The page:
Good ideas and suggestions

The Next Generation Asks: Why Not Act on Climate Change? (Video)

Young People Demanding Action

Young people worldwide are demanding answers on climate change. Watch their auditions and add your voice. Thousands heard the call from all over the planet and while it wasn’t easy, we’ve been able to select eight inspiring young people to attend the United Nations Climate Summit in New York on September 23 and ask “Why […]

Seafood Watch App for Android & iPhone

Seafood Watch Guidlines

Seafood Watch has always been a great resource in letting you know more about fish and seafood available to you. It recommends certain species that are to be avoided and why, then recommends alternatives. Now with the app for your smartphone, it makes it a whole lot easier to easier to enjoy seafood in a […]

Wool dryer balls can replace chemical laden dryer-sheets and reduce drying time by 50%

Dryer balls can reduce drying time by 30 per cent. (Credit: Jennnifer LeBrun)

At my house we prefer to hand dry most of our clothing, but we do still throw some things in the dryer – socks, underwear and towels for the most part. And currently we do use dryer-sheets for these loads, mainly to get rid of static cling. For those that don’t know, these dryer-sheets are […]

Is this an intelligent use of resources for 1 liter of water?

Water Bottle Energy Use

“It takes a quarter of a liter of oil and 3 liters of water to deliver 1 liter of bottled water. This is an intelligent use of the human ability to reason, right?” I wrote a post before on this subject; OK, Enough with the bottled water already, this is just a quick addendum […]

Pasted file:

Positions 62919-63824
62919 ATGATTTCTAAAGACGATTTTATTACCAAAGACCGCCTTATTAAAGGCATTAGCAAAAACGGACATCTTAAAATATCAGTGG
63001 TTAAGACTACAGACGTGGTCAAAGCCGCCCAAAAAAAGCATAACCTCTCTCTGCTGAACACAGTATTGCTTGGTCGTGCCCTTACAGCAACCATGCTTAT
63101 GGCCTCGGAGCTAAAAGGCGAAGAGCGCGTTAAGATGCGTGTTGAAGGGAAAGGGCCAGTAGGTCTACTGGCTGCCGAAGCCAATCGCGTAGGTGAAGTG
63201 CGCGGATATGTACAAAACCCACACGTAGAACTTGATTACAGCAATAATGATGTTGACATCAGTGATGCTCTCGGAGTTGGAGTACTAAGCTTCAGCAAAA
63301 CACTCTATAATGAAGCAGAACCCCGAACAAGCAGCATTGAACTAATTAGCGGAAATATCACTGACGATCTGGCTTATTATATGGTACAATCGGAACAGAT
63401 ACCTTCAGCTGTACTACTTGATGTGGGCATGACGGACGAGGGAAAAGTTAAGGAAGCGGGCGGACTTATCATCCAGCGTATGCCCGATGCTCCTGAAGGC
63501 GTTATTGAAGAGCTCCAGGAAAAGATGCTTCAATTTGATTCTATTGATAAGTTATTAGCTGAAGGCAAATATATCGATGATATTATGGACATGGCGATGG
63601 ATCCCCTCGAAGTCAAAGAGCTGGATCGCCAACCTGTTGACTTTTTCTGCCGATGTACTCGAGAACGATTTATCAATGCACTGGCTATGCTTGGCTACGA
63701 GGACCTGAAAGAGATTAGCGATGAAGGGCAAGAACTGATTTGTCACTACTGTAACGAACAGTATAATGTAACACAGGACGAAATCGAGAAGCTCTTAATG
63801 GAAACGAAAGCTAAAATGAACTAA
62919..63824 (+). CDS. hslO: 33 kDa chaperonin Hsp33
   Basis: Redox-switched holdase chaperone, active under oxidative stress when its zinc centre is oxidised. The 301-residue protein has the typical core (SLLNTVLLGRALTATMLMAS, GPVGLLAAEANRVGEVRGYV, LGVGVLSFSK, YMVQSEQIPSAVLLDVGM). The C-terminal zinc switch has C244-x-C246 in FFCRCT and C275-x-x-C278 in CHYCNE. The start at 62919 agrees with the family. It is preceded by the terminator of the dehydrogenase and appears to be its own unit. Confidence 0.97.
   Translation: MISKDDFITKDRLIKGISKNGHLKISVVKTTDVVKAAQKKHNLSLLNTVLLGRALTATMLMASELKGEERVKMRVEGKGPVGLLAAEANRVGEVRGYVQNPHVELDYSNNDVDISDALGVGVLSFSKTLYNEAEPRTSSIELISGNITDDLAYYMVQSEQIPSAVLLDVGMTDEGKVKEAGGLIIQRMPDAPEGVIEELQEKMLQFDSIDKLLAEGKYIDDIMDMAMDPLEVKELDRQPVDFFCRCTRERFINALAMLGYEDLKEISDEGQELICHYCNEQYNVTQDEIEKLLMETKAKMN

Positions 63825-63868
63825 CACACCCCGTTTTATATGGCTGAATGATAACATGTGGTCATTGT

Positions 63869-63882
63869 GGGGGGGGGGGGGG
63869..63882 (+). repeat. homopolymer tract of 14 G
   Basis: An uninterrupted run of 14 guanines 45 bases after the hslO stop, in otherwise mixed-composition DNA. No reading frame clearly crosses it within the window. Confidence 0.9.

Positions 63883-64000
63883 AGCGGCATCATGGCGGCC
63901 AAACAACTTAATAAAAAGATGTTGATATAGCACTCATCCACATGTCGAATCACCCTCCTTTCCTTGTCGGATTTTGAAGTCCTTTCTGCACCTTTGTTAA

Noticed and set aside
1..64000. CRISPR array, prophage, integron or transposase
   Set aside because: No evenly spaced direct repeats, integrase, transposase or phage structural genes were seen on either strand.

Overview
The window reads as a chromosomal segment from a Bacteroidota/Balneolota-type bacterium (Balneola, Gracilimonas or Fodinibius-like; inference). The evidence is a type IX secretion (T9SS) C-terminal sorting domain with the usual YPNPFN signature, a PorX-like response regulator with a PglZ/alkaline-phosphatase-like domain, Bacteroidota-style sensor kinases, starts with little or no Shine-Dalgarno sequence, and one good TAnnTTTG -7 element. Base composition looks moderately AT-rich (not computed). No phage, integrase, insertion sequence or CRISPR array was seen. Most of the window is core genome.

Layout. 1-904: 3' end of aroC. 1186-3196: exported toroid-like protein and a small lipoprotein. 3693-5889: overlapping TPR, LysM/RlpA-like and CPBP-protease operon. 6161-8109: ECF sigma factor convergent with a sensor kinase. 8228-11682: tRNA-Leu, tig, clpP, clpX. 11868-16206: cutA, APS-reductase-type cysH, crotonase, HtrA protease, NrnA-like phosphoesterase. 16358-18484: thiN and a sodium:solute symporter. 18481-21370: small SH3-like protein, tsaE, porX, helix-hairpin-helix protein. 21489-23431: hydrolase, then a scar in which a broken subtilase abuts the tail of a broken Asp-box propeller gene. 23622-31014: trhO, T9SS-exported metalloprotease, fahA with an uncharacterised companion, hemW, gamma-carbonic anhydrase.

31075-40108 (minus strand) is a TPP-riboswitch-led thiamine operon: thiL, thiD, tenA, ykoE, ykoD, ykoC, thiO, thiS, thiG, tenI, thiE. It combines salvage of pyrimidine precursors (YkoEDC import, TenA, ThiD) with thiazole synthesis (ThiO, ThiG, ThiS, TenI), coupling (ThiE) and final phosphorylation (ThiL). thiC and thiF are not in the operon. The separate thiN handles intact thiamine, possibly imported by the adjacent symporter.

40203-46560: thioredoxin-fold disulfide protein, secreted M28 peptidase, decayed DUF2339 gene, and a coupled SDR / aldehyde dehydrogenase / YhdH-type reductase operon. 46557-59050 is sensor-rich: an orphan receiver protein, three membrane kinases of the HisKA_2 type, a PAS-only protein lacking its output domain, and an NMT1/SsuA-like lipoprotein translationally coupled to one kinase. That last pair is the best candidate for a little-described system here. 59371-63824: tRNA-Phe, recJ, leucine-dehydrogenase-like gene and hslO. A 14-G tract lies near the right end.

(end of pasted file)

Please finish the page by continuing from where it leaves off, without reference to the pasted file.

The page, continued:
The Story of Change (Video)

If you haven’t already viewed my post “The Story of Stuff“, I would highly recommend it. This video is from the same people and and is narrated by Annie Leonard as well. Below is a blog post from Annie Leonard discussing the premise of their latest video. And of course you can view the video below as well ;-)

I used to think the truth would set us free. Like many who care about the environment, I spent years thinking that information would lead to change. So I wrote reports, gave speeches, even testified before Congress.

Some things changed. Sadly, the big picture didn’t.

For a long time I couldn’t understand why. Now I’ve realized that it isn’t because we don’t have enough data, white papers or experts to tell us we’re in trouble. The problem is we’ve forgotten what it takes to make change.
My new movie, The Story of Change, argues that’s partly because we’ve gotten stuck in consumer mode.